Somewhere in the Neptune Sector, 10/16/1918

Dear Em,

 

First of all please excuse the condition of this letter. If you could see me now you would wonder how in world I could write. There is no time like the present, and it pleased me so to get a letter from you yesterday dated Sept 17 that I just can’t help begging this paper and starting an answer to it. This old trusty mess pan again does its duty as a desk.

 

We hit this place yesterday after moving from the place I last wrote. It has been raining now for two or three days, and considering the fact that we are living in these pop tents I can honestly say that Im fairly dry and comfortable, and above all feeling great. Im writing now for one can never tell when he may get another chance for we are on the move and expect to go into action again very soon. The drive continues regardless of the rain but it will only tend to bring about the end sooner.

 

Yes my rest in the hospital did me the world of good and I hope I can go through the rest of this jam all right. I supose the old veterans that have returned are pretty well thought of and they deserve it let me tell you. They are pretty fortunate to enjoy a taste of civilization again expecially the home brand. I supose it is getting kind of cold over there now and let me tell you Im not welcoming the coming winter any too much. Last year we were billeted in Towns but this year it will be out under the stars in any old hole and glad to get that.

 

Glad to here that Pa still enjoys his night out once in a while as your letter states. I guess it was kind of tough on Tom to have to return to his ship after his furlough. What you never had you never miss you know. I hear the boys all speak of receiving word from home about that new disease that is spreading around. One fellow said that they have closed up all places of public amusement to try and check it. I hope that none of you folks come in contact with it for I understand it is very disagreeable for a few days.

 

I received a letter from Mrs Holland some time ago which I have since answered. She wrote a very nice letter and said that of late I haden’t been writing very often. I tried to tell her, as I will tell you here that it is almost imposible at times to write much, and when I do write it is home, which is leaving it to you to tell the news.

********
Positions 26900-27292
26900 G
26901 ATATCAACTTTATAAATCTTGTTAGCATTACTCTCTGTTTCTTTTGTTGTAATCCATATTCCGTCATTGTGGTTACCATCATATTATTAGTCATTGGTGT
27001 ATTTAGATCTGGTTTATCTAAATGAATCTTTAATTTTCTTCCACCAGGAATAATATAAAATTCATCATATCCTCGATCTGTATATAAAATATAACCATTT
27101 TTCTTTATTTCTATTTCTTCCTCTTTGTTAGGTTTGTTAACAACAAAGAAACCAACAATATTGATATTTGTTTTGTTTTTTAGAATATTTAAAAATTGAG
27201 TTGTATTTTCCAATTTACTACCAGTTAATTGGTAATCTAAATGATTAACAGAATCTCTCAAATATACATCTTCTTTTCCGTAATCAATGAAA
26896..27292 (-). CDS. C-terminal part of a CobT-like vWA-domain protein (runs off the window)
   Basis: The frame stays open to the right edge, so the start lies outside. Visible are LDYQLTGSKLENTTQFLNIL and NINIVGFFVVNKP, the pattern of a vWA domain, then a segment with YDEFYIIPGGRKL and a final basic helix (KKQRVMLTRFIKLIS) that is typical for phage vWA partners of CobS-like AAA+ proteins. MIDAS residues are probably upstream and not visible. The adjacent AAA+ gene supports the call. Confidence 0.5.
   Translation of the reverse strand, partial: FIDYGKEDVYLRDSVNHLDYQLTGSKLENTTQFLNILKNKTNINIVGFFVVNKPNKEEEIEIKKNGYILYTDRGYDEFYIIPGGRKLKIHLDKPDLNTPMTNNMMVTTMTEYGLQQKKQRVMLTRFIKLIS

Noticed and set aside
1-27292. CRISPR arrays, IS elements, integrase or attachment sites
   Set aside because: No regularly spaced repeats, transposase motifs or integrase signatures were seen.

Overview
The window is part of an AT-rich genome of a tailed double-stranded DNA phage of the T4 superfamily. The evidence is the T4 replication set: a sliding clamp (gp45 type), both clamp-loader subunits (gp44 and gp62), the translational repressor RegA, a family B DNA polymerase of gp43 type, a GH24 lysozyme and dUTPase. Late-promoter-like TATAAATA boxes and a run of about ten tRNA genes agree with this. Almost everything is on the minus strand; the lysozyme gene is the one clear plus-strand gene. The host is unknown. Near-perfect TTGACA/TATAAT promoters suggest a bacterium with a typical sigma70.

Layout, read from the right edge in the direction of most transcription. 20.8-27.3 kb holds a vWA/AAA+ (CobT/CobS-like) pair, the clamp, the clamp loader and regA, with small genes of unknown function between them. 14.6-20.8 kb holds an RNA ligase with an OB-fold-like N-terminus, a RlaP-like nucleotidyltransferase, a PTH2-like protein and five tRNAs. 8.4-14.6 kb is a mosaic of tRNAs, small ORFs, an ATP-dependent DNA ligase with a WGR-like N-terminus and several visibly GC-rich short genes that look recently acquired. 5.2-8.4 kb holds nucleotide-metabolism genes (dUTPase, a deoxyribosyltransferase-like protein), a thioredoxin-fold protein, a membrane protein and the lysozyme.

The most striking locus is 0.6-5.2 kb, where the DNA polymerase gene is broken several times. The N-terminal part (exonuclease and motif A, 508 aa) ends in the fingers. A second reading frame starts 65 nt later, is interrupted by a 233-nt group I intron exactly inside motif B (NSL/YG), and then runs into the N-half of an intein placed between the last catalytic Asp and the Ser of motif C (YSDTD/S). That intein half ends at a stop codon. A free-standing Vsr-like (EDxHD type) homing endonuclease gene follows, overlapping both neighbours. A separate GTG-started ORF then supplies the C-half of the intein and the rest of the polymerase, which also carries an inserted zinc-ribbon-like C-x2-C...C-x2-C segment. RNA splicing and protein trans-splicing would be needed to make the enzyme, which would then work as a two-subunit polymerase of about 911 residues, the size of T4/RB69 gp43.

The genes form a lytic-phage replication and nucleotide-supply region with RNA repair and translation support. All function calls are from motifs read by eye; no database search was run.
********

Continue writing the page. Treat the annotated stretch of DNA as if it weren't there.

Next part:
Saw some Boston American and Posts latly and they sure do print some big headlines on the battles. We are all waiting to get a glance of a Boston Paper bearing the date of Sept. 13-14. The latest news we have is that the President is leaving it to Gen. Foch to deside the new peace offer. At the rate he is going now he will too. From here we can hear some of our peace answers to the Boshe going over now in steel and powder. They’re getting peace alright. The peace that he had all maped out for us.

 

Well Em I hope this finds you all well. Walter Davis is O.K. if you should happen to see Emma, and tell her he is as jolly as ever. Lufkin is in the hospital. Batty Coyne’s bunch is near here some where now and Im looking up some of the old timers all the time but can’t seem to connect. Best regards to Aunt Madge and the rest. Heard from the boss the other day and learned that three of the fellows have been wounded but out of thirteen that left the shop none are yet represented by a gold star. Blue is good enough for me. Closing the same

 

Sam

S. E. Avery #69762, Hdq Co. 103rd Inf. Am. Ex. Forces.

 

 

[Ed. Note: Pictured above is the very "Blue Star" or Service Banner which Sam here refers to being displayed at the "shop" (Bristol Patent Leather Co.). This is a rare version of the Banner in the form of a full-sized flag which honors the group of employees who answered the call to arms. The final number of stars was actually 15, each one representing a specific man. Sam's star is believed to be the first one which is furthest to the left or top (depending on which way the banner was displayed) as he was "first to the colors" having been in the service since 1912. Ultimately 5 of the stars were altered into white, indicating those who eventually died in war service.]

 

© Copyright 2009 by Richard Landers, All Rights Reserved. No reproduction without permission.

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3 CommentsLeave a comment

  1. Dear Readers:
    Please refer to the page “Sam’s References Explained” for an entry on the Service Flags displayed with blue and gold stars on the Home Front. The blue star represented loved ones serving in harm’s way, the gold star represented those killed in action. Understandably, a blue star was good enough for Sam. Also see a reference entry for the Spanish Flu which is the “new disease” Sam and the boys hear is spreading around the United States.

    Regards,
    REL

  2. Pip pip Sam!, I’ve heard about a particularly nasty flu which has been doing the rounds. Thinking you have enough to cope with already, I hope the bugs leave you alone. Perhaps they will focus their attentions on the hun?

  3. Hi Myscha:
    Unfortunately the Flu did finally catch up to the 26th Division during the Meuse-Argonne Offensive and took its share of casualties among all ranks. Happily, Sam was spared from it although his system was undoubtedly still compromised by the gassing he had previously received. However, his family back in Boston was also very much in harms way during September-November 1918. It’s hard to imagine the carnage that this disease caused in such a short period of time. Please refer to the page “Sam’s References Explained” for more information.

    Best Regards,
    Rich


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